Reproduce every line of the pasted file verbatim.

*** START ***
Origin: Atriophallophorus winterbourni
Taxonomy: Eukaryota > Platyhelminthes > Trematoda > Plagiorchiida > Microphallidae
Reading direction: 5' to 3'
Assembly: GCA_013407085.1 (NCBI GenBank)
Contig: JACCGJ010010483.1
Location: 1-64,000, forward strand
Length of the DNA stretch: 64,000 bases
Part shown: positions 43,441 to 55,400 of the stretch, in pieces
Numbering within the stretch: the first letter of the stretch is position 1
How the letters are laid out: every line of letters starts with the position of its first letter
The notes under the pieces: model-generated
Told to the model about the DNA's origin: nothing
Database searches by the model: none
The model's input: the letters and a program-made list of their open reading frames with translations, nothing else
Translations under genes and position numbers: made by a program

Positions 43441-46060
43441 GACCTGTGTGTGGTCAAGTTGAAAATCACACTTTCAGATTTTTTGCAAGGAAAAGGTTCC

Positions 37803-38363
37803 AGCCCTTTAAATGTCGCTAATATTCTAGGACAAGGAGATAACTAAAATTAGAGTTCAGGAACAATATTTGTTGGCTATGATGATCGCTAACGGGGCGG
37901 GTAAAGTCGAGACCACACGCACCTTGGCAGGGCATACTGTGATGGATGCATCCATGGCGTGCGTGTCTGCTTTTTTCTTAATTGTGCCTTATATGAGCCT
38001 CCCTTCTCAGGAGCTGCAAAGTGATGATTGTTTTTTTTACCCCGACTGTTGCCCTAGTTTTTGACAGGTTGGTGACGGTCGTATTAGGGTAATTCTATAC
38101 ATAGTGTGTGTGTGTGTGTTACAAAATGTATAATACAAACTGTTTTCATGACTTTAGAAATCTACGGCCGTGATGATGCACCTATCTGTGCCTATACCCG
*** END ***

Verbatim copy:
Origin: Atriophallophorus winterbourni
Taxonomy: Eukaryota > Platyhelminthes > Trematoda > Plagiorchiida > Microphallidae
Reading direction: 5' to 3'
Assembly: GCA_013407085.1 (NCBI GenBank)
Contig: JACCGJ010010483.1
Location: 1-64,000, forward strand
Length of the DNA stretch: 64,000 bases
Part shown: positions 43,441 to 55,400 of the stretch, in pieces
Numbering within the stretch: the first letter of the stretch is position 1
How the letters are laid out: every line of letters starts with the position of its first letter
The notes under the pieces: model-generated
Told to the model about the DNA's origin: nothing
Database searches by the model: none
The model's input: the letters and a program-made list of their open reading frames with translations, nothing else
Translations under genes and position numbers: made by a program

Positions 43441-46060
43441 GACCTGTGTGTGGTCAAGTTGAAAATCACACTTTCAGATTTTTTGCAAGGAAAAGGTTCC

Positions 37803-38363
37803 AGCCCTTTAAATGTCGCTAATATTCTAGGACAAGGAGATAACTAAAATTAGAGTTCAGGAACAATATTTGTTGGCTATGATGATCGCTAACGGGGCGG
37901 GTAAAGTCGAGACCACACGCACCTTGGCAGGGCATACTGTGATGGATGCATCCATGGCGTGCGTGTCTGCTTTTTTCTTAATTGTGCCTTATATGAGCCT
38001 CCCTTCTCAGGAGCTGCAAAGTGATGATTGTTTTTTTTACCCCGACTGTTGCCCTAGTTTTTGACAGGTTGGTGACGGTCGTATTAGGGTAATTCTATAC
38101 ATAGTGTGTGTGTGTGTGTTACAAAATGTATAATACAAACTGTTTTCATGACTTTAGAAATCTACGGCCGTGATGATGCACCTATCTGTGCCTATACCCG